The details of the Prime Minister’s negotiations with the European Union have started to emerge. The draft renegotiation agreement was published last Tuesday and it covered four main areas; Sovereignty, Competitiveness and Job Creation, Single Currency and Immigration.
It states that our Parliament can effect a ‘red card’ on unwanted EU laws if there are enough other Member States in agreement, and a new mechanism ensuring the EU’s commitment to subsidiarity, i.e. that decisions should be taken at national level wherever possible.
The draft text also contains proposals for specific targets to reduce burdens on business and cut the level of red tape year on year.
There are principles to ensure that by remaining outside the Euro there will be no discrimination or disadvantage on British businesses and also no option for Britain ever again to be forced to bail out Eurozone countries.
On immigration, the draft includes strong measures to prevent the abuse of the free movement. Also there are proposals to prevent people coming from Europe from sending child benefit overseas and an ‘emergency brake’ meaning that people coming from the EU will have to wait four years before they have full access to our benefits system.
These are just the headlines, and once the terms are agreed and finalised then it will allow a full debate to take place across the country over whether the changes are enough for people to support our continued membership of the EU. It will enable both sides of the argument to lay out their case, with the pros and cons from both sides.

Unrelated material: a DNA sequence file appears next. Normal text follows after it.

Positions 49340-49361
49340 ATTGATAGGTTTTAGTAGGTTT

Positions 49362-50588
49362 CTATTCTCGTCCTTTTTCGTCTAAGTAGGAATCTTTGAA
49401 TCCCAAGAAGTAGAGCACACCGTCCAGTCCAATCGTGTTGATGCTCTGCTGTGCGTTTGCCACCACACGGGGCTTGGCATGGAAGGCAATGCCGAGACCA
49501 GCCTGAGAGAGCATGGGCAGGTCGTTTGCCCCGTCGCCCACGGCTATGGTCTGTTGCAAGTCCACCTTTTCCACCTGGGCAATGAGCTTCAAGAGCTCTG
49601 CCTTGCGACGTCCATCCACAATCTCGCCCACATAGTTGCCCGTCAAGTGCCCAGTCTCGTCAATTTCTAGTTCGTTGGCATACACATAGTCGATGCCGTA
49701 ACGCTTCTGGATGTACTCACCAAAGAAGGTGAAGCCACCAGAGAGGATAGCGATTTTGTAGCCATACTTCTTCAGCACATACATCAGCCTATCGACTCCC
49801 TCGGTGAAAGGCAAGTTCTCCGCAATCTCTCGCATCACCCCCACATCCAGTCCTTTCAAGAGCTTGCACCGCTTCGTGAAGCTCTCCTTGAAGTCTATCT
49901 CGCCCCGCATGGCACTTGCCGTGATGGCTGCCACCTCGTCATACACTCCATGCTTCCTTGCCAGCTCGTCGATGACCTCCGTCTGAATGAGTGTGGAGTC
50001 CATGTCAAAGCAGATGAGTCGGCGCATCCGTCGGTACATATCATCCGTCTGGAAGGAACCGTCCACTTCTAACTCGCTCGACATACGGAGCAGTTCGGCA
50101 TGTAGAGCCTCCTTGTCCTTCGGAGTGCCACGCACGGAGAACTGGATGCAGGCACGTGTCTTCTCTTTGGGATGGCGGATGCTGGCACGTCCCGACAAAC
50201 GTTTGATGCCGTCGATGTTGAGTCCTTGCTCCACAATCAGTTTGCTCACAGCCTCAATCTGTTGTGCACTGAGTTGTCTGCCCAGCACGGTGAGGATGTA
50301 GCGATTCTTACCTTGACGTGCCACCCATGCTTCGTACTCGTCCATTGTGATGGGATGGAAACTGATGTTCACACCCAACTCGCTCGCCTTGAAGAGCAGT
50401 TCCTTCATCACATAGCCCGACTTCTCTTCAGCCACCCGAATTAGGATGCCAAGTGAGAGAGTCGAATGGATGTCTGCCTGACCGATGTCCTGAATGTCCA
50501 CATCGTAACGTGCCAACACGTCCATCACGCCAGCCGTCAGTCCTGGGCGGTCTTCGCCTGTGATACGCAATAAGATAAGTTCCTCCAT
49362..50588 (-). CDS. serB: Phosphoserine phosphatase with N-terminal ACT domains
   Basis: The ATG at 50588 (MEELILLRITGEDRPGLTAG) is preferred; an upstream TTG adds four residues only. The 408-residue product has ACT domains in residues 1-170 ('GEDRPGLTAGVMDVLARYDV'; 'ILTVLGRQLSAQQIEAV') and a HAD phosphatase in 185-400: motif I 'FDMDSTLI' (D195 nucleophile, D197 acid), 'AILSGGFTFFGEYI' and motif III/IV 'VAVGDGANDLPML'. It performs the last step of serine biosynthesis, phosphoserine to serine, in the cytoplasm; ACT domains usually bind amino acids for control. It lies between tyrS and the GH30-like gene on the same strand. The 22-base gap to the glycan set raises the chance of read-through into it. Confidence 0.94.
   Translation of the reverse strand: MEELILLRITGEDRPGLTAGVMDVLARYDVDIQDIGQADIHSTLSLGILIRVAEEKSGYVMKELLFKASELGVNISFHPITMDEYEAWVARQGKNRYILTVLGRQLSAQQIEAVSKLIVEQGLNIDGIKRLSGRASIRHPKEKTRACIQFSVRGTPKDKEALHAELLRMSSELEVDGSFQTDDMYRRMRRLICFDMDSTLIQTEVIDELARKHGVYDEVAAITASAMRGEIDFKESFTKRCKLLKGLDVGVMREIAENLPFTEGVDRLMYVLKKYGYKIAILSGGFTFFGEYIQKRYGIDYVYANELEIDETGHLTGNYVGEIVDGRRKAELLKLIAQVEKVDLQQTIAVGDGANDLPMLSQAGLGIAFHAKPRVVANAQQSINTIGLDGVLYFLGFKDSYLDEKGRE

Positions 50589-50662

With regard to my own position, I have consistently said that until I know the full and final terms of any new arrangements I would not commit myself. I want to see the trading advantages of being a member remain, but if these are outweighed by burdens and bureaucracy then those advantages could be neutralised.
At first glance these draft terms do have some vital changes in them, so whist I am looking for changes that satisfy me that we should remain in the EU, as yet in these draft proposals I remain to be completely convinced they are sufficient. Along with everyone else, I will wait for the final details, and then armed with those we can all reach our conclusions in readiness for the referendum, whatever date it may come.